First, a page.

Japan machinery orders fall, BOJ warns of overseas risks
By Tetsushi Kajimoto and Leika Kihara
TOKYO/MATSUMOTO, Japan (Reuters) - Japan's core machinery orders fell more than expected and a central banker warned of headwinds from soft overseas growth, underscoring the difficulties of sustaining the economic recovery Prime Minister Shinzo Abe's stimulus policies generated.
Board member Ryuzo Miyao stressed the Bank of Japan's readiness to loosen monetary policy again should the global economy and domestic wages fail to pick up, forcing a change to the central bank's upbeat economic forecasts.
"I see risks somewhat tilted toward the downside for both the economy and prices," said Miyao, who is among those in the nine-member board relatively pessimistic about the outlook.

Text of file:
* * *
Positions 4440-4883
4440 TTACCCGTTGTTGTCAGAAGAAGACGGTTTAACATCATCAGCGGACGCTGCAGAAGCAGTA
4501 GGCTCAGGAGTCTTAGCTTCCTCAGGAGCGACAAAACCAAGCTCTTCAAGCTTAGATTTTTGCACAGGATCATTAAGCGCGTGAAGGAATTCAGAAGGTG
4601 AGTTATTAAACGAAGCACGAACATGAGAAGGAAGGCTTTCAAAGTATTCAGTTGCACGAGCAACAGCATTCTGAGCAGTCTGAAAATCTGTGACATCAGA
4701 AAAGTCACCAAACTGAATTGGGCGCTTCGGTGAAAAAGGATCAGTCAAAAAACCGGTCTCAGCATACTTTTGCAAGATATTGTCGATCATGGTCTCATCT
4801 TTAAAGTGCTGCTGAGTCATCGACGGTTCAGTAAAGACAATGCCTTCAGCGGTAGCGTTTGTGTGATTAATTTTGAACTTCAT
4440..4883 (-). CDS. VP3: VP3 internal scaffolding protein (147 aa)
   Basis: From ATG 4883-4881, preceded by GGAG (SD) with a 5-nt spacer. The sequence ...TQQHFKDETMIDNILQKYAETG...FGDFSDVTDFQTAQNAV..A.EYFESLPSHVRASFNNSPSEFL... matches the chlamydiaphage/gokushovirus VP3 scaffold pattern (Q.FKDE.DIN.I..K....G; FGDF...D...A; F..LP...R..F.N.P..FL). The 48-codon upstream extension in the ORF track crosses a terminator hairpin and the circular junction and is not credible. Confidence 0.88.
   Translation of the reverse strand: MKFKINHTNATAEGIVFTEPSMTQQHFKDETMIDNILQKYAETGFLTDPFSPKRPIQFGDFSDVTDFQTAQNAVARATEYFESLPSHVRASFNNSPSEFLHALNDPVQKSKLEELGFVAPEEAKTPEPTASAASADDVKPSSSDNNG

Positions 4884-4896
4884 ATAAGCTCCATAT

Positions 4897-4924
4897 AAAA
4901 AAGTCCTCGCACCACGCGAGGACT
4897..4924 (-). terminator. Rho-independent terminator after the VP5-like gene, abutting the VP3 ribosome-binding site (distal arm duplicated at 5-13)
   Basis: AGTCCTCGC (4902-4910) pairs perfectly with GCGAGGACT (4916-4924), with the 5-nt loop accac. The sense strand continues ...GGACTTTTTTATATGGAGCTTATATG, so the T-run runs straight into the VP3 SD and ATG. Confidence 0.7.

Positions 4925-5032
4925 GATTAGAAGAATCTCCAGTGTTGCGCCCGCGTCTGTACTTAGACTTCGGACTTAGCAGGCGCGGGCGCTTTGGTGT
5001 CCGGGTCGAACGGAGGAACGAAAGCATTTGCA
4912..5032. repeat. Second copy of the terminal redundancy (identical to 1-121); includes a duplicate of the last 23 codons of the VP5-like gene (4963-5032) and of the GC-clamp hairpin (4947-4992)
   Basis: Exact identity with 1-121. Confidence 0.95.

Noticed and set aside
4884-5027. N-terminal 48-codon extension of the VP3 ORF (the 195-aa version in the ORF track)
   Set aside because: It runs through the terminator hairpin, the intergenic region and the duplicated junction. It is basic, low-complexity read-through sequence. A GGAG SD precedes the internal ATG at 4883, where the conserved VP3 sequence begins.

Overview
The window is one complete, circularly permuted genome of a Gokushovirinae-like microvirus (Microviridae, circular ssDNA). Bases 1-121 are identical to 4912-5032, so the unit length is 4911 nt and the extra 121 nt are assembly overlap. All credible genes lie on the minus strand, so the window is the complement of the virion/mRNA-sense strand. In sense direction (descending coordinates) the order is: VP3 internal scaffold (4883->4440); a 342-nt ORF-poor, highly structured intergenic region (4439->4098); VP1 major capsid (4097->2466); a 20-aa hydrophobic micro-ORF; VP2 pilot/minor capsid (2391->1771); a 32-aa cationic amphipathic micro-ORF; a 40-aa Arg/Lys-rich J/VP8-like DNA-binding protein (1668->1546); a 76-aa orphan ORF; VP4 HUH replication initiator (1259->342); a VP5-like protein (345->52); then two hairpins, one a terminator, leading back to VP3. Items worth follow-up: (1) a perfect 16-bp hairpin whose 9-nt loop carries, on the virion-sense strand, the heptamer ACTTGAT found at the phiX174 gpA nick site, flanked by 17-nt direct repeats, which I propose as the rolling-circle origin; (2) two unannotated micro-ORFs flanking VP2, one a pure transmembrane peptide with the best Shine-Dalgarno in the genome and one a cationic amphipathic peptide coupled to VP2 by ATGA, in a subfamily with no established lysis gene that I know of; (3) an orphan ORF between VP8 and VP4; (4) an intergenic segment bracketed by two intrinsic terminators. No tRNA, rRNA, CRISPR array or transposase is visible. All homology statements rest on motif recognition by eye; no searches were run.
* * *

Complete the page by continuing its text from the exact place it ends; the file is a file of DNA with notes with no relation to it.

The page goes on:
"If the BOJ were to act again, it won't rule out any policy steps in advance," he told a news conference on Wednesday after meeting with business leaders in Matsumoto, northwestern Japan.
Miyao's comments came after data showed core machinery orders, a volatile series regarded as a leading indicator of capital expenditure, fell 2.1 percent in September, more than a median market forecast for a 1.4 percent drop.
Firms surveyed by the government forecast that core orders would fall 2.1 percent in the final three months of 2013 after two straight quarters of increases, suggesting that business investment remains the weak link in keeping the economy afloat.
Sluggish capital spending is a source of concern for Abe, who needs a pick-up in business investment to help drive a sustained recovery in the economy after 15 years of deflation.
Still, the government stuck to its assessment that machinery orders are picking up, and analysts said capital spending still seemed on track for a gradual recovery. Continued...